When finished, I was welcomed back into the conference room where I met the president and vice president of the hospital. They shared with me briefly about their plans for new construction, then frankly asked me for my input and observations about their hospital and how they could make it better.
I told them that I had walked the halls of thousands of hospitals in developing countries around the world but their hospital was different from any other. From the greeting I had received in the lobby to the observations in the surgery theaters there was a sense that everything was under control, everyone there was happy to be there doing what they were doing and they were all headed in the same direction philosophically and administratively. I told them, “No organization will rise above its leadership. What I have observed today is that the success of your institution has started with you the leaders. In my opinion, you are the greatest example of entrepreneurial, capital-intensive marketing that I have seen in a developing country. You are effectively leading. Keep at it!”
They sat there stunned for a minute and then replied, “How could you see so much by just briefly walking through our hospital? We want to take you to lunch.” There we continued to talk about China, economics, and the healthcare industry. At one point I asked them to tell me what had happened at their hospital that had made them so different.
They looked at one another and then began telling me the story. A man by the name of Sam Walton had come to China to open up some super markets. The people fromZhengzhou 5th People’s Hospital had all gone to the Sam Walton School. They showed me what they had learned:
Rule 1: Commit to your business. Believe in it more than anybody else and pretty soon everybody around will catch the passion from you — like a fever.
Rule 2: Share your profits with all your associates, and treat them as partners.
Rule 3: Constantly, day by day, think of new and more interesting ways to motivate and challenge your partners. Set high goals, encourage competition, and then keep score.
Rule 4: Communicate everything you possibly can to your partners. Information is power, and the gain you get from empowering your associates more than offsets the risk of informing your competitors.
Rule 5: Appreciate everything your associates do for the business; all of us like to be told how much somebody appreciates what we do for them.
Rule 6: Celebrate your success. Find some humor in your failures. Don't take yourself so seriously. Have fun. Show enthusiasm — always.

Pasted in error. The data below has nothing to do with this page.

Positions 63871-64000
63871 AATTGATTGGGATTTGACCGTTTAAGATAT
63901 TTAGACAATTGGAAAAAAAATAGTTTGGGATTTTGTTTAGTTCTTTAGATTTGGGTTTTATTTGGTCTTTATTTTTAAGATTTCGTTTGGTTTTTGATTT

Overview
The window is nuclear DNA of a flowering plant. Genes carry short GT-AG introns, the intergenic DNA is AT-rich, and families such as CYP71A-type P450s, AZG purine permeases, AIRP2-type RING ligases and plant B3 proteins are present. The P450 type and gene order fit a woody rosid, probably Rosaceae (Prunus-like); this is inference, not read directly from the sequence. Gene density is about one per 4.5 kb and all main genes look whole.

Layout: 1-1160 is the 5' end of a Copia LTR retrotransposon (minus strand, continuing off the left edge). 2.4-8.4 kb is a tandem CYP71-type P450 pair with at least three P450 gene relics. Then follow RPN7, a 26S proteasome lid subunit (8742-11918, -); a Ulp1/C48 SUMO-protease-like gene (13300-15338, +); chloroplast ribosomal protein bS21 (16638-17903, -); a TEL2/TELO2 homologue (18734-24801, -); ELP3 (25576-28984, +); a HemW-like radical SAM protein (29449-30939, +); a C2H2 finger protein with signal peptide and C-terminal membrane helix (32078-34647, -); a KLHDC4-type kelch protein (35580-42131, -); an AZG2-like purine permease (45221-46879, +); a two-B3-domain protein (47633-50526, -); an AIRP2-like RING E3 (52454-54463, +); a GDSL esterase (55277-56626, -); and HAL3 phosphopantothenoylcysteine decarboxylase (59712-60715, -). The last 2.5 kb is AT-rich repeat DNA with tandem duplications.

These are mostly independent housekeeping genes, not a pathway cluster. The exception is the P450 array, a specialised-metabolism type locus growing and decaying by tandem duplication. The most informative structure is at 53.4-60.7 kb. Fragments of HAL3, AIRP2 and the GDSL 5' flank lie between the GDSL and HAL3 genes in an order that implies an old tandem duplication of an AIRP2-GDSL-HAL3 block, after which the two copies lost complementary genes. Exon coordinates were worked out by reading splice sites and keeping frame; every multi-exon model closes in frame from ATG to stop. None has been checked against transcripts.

Rule 7: Listen to everyone in your company and figure out ways to get them talking.
Rule 8: Exceed your customers’ expectations. If you do, they'll come back over and over. Give them what they want — and a little more. Let them know you appreciate them. Make good on all your mistakes, and don't make excuses — apologize.
Rule 9: Control your expenses better than your competition. This is where you can always find the competitive advantage.
Rule 10: Swim upstream. Go the other way. Ignore the conventional wisdom.
“Dr. Jackson, the government in China has stopped giving free medical service. We think that’s good for us. Now we need to figure how to finance the system because everyone still needs medical help at some time. We have decided that there will be enough money available to support our hospital, and if we are in competition with other hospitals for the money that is available then we will make the people want to come to our facility and buy our medical service from us. Sam Walton says that people want a good shopping experience. We will give the people the best medical experience. If they want good parking we will make good parking available.
“We will give the people friendly service from happy and helpful people. We will give to them clean and attractive facilities and the best and most modern equipment. But Sam Walton says most of all we must train our people to have teamwork and always attain excellence in everything. We must have goals and become the best. Dr. Jackson, if there is money in Zhengzhou for medical services, then we are going to capture that money for our hospital. We think people will find the money if we will give them good and happy results. When we receive the money we can continue to buy the best equipment and give even more excellent service. We don’t want to be just the best, we want to be legendary.”